Montana eagles face widespread lead exposure

Their lead levels are highest in months directly following hunting season

Bald eagles in Montana experience widespread lead exposure, researchers found, especially in the months after hunting season. The finding has implications for the health of these protected raptors in Montana and beyond, as well as for the ongoing debate over hunters’ use of lead ammunition.

“There’s this seasonal trend where they have the highest level following the hunting season,” said TWS member Mike McTee, a researcher at the private conservation property MPG Ranch.

“There’s this seasonal trend where they have the highest level following the hunting season.”

TWS member Mike McTee, researcher at the private conservation property MPG Ranch

In a study published recently in Science of the Total Environment, McTee and his colleagues examined blood samples taken from 165 bald eagles (Haliaeetus leucocephalus) brought into rehabilitation centers from 2011 to 2022. They also sampled 62 free-flying eagles, which were captured over a similar period as part of ongoing monitoring by the Raptor View Research Institute.

The researchers found the eagles’ lead levels were highest during the winter. That follows Montana’s primary hunting season, which runs from late October through late November.

“It was almost not surprising that so many eagles had concentrations of lead above the background concentration,” McTee said.

Bald eagles exposed to excessive levels of lead can experience drooping heads, such as this one brought into the Wild Wings Recovery Center in Kalispell, Montana. Credit: Beth Watne

The analysis showed that between Dec. 6 and March 7, 89% of free-flying eagles and 90% of eagles in rehab centers had lead above background levels of 10 micrograms of lead per deciliter of blood. For some, the levels were particularly high. About 35% of the rehab eagles and 13% of free-flying eagles had more than 60 micrograms of lead per deciliter—a potentially life-threatening threshold associated with anemia, anorexia and wing droop.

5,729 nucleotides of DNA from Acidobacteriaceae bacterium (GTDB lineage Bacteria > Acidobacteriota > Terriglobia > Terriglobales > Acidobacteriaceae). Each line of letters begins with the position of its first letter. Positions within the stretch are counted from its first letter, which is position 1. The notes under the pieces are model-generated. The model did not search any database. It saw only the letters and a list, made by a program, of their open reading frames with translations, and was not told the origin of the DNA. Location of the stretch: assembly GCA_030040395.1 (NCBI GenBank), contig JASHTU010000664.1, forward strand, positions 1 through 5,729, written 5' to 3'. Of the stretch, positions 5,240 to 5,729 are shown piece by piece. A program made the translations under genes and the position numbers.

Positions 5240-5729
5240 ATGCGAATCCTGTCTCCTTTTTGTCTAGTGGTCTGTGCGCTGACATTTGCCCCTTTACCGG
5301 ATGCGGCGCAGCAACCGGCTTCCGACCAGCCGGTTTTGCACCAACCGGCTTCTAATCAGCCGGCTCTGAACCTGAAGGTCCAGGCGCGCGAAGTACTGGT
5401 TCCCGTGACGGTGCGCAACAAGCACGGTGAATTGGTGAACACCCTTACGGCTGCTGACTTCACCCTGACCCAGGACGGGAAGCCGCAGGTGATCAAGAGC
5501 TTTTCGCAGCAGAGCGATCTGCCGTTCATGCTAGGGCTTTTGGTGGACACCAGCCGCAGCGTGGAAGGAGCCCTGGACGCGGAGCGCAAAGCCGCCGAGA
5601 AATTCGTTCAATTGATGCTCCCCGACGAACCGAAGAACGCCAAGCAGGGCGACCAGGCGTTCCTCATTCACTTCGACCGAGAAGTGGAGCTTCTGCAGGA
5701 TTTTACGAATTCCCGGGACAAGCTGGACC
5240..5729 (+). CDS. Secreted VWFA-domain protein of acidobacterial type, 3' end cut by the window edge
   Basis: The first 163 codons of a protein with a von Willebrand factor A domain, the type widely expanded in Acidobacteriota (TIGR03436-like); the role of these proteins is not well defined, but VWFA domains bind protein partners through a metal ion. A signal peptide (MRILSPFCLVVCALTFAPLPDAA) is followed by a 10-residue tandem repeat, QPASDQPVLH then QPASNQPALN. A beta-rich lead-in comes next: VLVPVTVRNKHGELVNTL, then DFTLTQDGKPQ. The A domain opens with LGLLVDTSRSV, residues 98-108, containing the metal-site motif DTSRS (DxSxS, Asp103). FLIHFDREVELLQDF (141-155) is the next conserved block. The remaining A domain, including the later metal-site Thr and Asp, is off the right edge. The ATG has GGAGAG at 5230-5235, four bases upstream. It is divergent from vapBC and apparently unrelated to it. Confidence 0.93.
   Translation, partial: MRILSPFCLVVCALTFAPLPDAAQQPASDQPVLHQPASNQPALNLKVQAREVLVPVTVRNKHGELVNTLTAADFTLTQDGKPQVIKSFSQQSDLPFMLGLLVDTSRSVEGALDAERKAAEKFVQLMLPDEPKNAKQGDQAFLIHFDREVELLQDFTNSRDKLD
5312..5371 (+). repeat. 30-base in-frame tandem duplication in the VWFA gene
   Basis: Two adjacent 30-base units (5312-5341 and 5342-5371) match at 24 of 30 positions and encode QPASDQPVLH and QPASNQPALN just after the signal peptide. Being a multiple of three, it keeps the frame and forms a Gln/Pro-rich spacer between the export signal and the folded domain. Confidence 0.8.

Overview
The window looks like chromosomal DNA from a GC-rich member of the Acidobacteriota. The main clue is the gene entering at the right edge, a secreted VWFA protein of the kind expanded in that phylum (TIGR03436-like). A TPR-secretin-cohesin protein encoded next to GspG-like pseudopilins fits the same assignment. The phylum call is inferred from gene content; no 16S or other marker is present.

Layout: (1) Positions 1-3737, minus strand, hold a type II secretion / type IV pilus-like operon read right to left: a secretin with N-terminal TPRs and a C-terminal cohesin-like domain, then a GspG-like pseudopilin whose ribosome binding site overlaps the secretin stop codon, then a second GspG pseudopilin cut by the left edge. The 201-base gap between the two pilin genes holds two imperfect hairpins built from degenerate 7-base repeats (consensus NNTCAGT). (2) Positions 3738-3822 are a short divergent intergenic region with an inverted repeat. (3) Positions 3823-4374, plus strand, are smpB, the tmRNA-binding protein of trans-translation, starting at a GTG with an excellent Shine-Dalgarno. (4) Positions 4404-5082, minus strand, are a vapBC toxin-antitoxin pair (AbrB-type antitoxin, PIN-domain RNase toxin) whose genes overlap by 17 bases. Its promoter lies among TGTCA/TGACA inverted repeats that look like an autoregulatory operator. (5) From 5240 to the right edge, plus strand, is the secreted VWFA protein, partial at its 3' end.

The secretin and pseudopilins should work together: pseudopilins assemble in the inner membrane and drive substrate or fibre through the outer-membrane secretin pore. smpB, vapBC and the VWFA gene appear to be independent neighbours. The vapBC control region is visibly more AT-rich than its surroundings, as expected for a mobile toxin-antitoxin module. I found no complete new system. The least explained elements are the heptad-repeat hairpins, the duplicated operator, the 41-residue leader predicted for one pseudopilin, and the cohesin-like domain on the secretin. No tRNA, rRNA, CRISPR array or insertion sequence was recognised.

McTee said the higher levels in rehab birds wasn’t a shock. “The eagles that are being admitted to rehab are more likely to be sick and injured than those captured by raptor biologists,” he said.

Other research shows that lead can affect birds’ ability to fly and hunt. So birds with high levels of lead may be more likely to get hit by cars, strike power lines or experience other problems that land them in a rehab center.

“Lead can really affect the nervous system,” McTee said. “It can affect reaction time.”

Copper is often presented as an alternative to lead ammunition because it is less toxic and less likely to fragment. Here, a copper bullet is presented on the left, before and after being fired into water. A lead bullet is presented on the right, before and after being fired into water. Credit: Mike McTee

The bald eagle study followed research McTee and his colleagues published last year that showed that golden eagles in Montana also had troubling levels of lead exposure. In other research published last year, researchers found lead may be suppressing populations of bald and golden eagles (Aquila chrysaetos) throughout the United States.

 “It’s a very pervasive issue,” McTee said.

The June issue of the Wildlife Society Bulletin features a special section devoted to the subject of lead ammunition.

Header Image: Bald eagles can ingest lead when feeding on carrion that has been shot by hunters. Credit: Estelle Shuttleworth